Painting, Science, and the Perception of Coloured Shadows
Many artists and scientists - including Buffon, Goethe, and Philipp Otto Runge - who observed the vividly coloured shadows that appear outdoors around dawn and dusk, or indoors when a candle burns under waning daylight, chose to describe their colours as 'beautiful'.
Paul Smith explains what makes these ephemeral effects worthy of such appreciation - or how depictions of coloured shadows have genuine aesthetic and epistemological significance. This multidisciplinary book synthesises methodologies drawn from art history (close pictorial analysis), psychology and neuroscience (theories of colour constancy), history of science (the changing paradigms used to explain coloured shadows), and philosophy (theories of perception and aesthetic value drawn from Wittgenstein and Merleau-Ponty).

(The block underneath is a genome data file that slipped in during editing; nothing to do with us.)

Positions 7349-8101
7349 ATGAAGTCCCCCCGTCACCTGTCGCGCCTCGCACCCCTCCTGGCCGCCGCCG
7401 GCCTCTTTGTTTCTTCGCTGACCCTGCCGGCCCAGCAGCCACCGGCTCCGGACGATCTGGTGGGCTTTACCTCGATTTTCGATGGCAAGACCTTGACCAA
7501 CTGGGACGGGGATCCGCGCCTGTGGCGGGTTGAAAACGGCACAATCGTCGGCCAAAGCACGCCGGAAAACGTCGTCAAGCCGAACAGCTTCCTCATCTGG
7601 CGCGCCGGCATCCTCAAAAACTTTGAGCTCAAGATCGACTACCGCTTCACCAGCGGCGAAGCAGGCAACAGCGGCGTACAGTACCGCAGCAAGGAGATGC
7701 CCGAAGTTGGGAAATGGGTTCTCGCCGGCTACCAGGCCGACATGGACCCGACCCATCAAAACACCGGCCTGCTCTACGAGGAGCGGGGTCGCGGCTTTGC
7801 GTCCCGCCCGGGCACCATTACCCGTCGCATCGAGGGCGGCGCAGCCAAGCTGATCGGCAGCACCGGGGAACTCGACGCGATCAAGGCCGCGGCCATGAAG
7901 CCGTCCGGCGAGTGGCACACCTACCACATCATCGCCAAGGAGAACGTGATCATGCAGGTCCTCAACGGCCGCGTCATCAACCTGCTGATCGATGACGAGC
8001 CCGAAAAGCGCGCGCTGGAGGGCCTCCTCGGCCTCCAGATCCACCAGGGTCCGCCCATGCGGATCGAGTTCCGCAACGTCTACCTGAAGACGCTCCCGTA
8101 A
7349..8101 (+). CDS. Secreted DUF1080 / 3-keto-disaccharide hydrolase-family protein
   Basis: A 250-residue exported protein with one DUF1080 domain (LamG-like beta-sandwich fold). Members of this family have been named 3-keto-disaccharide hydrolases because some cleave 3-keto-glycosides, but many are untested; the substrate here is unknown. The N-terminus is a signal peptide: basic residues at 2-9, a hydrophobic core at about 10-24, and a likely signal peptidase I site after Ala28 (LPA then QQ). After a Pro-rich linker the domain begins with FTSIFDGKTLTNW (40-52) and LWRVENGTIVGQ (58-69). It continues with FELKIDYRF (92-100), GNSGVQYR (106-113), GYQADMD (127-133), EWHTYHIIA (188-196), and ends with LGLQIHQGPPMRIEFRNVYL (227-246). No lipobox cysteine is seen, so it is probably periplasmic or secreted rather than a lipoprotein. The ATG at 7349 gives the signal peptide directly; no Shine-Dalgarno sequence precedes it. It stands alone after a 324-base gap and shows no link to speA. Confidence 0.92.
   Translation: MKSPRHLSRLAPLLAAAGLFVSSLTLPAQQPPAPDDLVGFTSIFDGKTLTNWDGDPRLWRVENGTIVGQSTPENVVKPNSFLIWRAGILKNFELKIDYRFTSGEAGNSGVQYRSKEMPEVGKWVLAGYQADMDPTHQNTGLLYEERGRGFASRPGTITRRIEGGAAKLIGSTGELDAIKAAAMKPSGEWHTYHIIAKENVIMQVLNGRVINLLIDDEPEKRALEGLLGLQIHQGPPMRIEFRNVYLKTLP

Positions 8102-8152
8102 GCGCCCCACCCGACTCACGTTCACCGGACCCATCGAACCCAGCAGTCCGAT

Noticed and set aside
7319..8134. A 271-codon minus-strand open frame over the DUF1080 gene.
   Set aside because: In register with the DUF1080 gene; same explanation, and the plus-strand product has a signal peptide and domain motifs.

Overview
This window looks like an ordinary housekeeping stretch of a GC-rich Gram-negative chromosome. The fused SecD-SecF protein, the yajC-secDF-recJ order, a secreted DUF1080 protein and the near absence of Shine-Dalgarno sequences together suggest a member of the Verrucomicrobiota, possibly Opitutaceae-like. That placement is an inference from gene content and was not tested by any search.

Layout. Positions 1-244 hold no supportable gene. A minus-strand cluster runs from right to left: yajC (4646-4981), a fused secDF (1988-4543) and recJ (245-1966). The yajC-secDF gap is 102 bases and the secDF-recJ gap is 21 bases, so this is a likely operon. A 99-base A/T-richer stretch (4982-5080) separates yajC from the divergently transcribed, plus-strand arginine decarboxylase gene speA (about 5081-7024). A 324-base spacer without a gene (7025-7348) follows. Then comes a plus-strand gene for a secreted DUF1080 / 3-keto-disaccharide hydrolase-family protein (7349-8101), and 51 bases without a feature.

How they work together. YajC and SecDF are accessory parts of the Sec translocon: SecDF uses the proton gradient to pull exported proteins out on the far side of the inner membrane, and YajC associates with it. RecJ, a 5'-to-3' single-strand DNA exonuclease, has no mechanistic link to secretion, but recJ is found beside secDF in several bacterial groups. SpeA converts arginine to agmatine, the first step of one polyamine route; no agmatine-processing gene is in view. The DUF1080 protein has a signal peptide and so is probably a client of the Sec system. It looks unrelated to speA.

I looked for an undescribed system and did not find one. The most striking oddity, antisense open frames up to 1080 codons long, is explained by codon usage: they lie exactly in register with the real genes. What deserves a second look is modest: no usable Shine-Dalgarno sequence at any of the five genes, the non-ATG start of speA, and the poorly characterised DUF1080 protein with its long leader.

This title will be of interest to scholars in art history, art theory, and the history of science and technology.